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Far & Away

Hop off the double-decker bus. Then swap your same-old sightseeing for a more personal – and sensory – vacation experience.

For most vacation destinations, a guidebook will deliver a list of must-see sights and must-do activities: historical places to visit, museums to explore, restaurants to try. And, surely, no one would suggest skipping a spectacular castle in Europe or the Great Wall of China. But there are some things that the average guidebook doesn’t deliver, like ample encouragement to step off the beaten tourist path and insight into connecting with a place through its natural landscape. Adding an experience that takes you away from the bustle of popular tourist sights and into the natural setting of your destination can make your trip extraordinary – and unforgettable.

Leap the Language Barrier

There is a reason it’s called a language “gap.” When visiting a country where you don’t speak the language, you can feel as though you’re held at a distance from the place and its people. You can’t ask questions, make small talk or even eavesdrop on passersby to get a read on the region’s vibe. But a shared outdoor experience can help bridge the barrier.

That’s what my husband, Jon, and I discovered on our trip to Austria last summer. By the time we’d been in the country for three days, it was abundantly clear that the German I’d learned back in college was not cutting it. We met several friendly Austrians who tried to converse with us, but the language barrier was simply too great, and we began to feel disconnected from our surroundings.

We’d tasted strudels and strolled cobblestone streets, but after a day in Salzburg where we spoke with more Americans than Europeans, we felt like mere museum-goers, looking at the place and its people through glass.

Frustrated, we decided to skip a day trip to Vienna we’d planned and instead stay in our vacation’s home base of Klagenfurt, where we’d focus our attention on what had brought us to Austria in the first place: Jon’s upcoming Ironman triathlon. We rented bikes and rode to the public beach at Lake Wörthersee, the site of the triathlon’s swim.

The beach’s long, wooden pier was lined with dozens of people enjoying the sunny June weather and the spectacular setting. We plunged into the spring-fed lake’s unexpectedly warm blue-green water (who’d have guessed a lake surrounded by snow-capped Alps would be 70 degrees so early in the summer?), and soon enough, we found ourselves racing and laughing with a group of kids on the course laid out for the upcoming event.

Suddenly, speaking German wasn’t necessary. As the group streaked along, I paused to take in the glorious Alpine views that surrounded the water on all sides and realized that we had finally arrived in the Austria I’d imagined. We went on to see many of the country’s legendary historical monuments, but that moment was the most vivid and satisfying of the trip.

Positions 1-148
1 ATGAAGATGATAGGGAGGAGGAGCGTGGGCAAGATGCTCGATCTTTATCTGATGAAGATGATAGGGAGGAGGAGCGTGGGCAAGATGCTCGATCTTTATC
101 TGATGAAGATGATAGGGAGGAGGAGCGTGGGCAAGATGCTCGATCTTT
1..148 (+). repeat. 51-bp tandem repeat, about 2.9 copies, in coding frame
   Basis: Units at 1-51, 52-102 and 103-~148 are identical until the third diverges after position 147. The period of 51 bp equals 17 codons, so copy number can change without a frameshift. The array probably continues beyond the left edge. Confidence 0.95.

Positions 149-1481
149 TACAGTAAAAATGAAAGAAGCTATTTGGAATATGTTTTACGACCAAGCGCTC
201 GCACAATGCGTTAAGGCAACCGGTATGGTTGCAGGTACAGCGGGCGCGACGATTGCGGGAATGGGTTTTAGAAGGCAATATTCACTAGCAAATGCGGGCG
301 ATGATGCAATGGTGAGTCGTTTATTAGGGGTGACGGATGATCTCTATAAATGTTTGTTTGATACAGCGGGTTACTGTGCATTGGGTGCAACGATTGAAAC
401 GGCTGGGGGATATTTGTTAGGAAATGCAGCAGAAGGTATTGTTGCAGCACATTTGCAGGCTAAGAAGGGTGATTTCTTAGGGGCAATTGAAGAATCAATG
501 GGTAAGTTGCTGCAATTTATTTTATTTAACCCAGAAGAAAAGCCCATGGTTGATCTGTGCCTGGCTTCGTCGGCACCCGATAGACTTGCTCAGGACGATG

Very often, the most memorable and meaningful traveling adventures occur as the result of just this sort of off-the-track outing – the kind that simply can’t be found en masse. Read about some other people’s experiences and then decide: What might move you onto a road less traveled?

Connect With the Exceptional

Luxury resorts have a powerful appeal. They take a naturally gorgeous place and create an oasis of convenience and tranquility for travelers in an unfamiliar setting. But making a place vacation perfect can sometimes polish off what was truly special about it. By going beyond a destination’s developed areas into its natural environment, you can see what made your vacation spot a paradise in the first place.

Because the lush natural features of Maui – its glorious beaches, sunny skies, towering volcanoes and tropical green countryside – are its main draw, it’s difficult to imagine a trip that doesn’t include an authentic natural experience. But in 2003, magazine editor Lisa Milbrand, 33, discovered she needed to move beyond the busy, manicured resort area dotted with tourist shops and chain restaurants to enjoy Maui’s legendary natural wonders more intimately.

A highlight of her 10-day trip, she says, was a morning hike in the wilderness. She and three other hikers explored private lands with a guide who had obtained special permission to enter. That experience transformed her visit into a more meaningful memory of Maui. “We’d seen so many beautiful sights when we drove the Road to Hana,” she says about the spectacular road that winds up a mountainside, passing waterfalls and groves of fruit trees. “But it was all from a distance. The lush tropical settings felt so much more real during the hike.”

Along the way, their guide picked fresh fruit and peppers for the group to taste, explained the history of the trees that dotted the trail and even showed them the remnants of an ancient sacred site where Polynesian birthing rituals had taken place. “There were no crowds, no rush – we just relaxed and took it all in,” she says. “For the first time on the trip, all of our senses were engaged and open to the island.”

When Milbrand returned to her hotel, she realized the excursion had been the true getaway experience of her vacation. “Hotels make an effort to be unique and to give a sense of location, but on some level, all hotels,?even luxury ones, are similar. That trail, with those sounds and smells, was a place you could find only on Maui.”

Get on Local Time

In an effort not to miss a single thing while vacationing in a new place, people tend to squeeze in as many must-see spots as possible. But a rigid timeline can distract you from the people you meet along the way. Slowing things down can create an opportunity to get to know locals who can show you sights that you won’t find in any guidebook.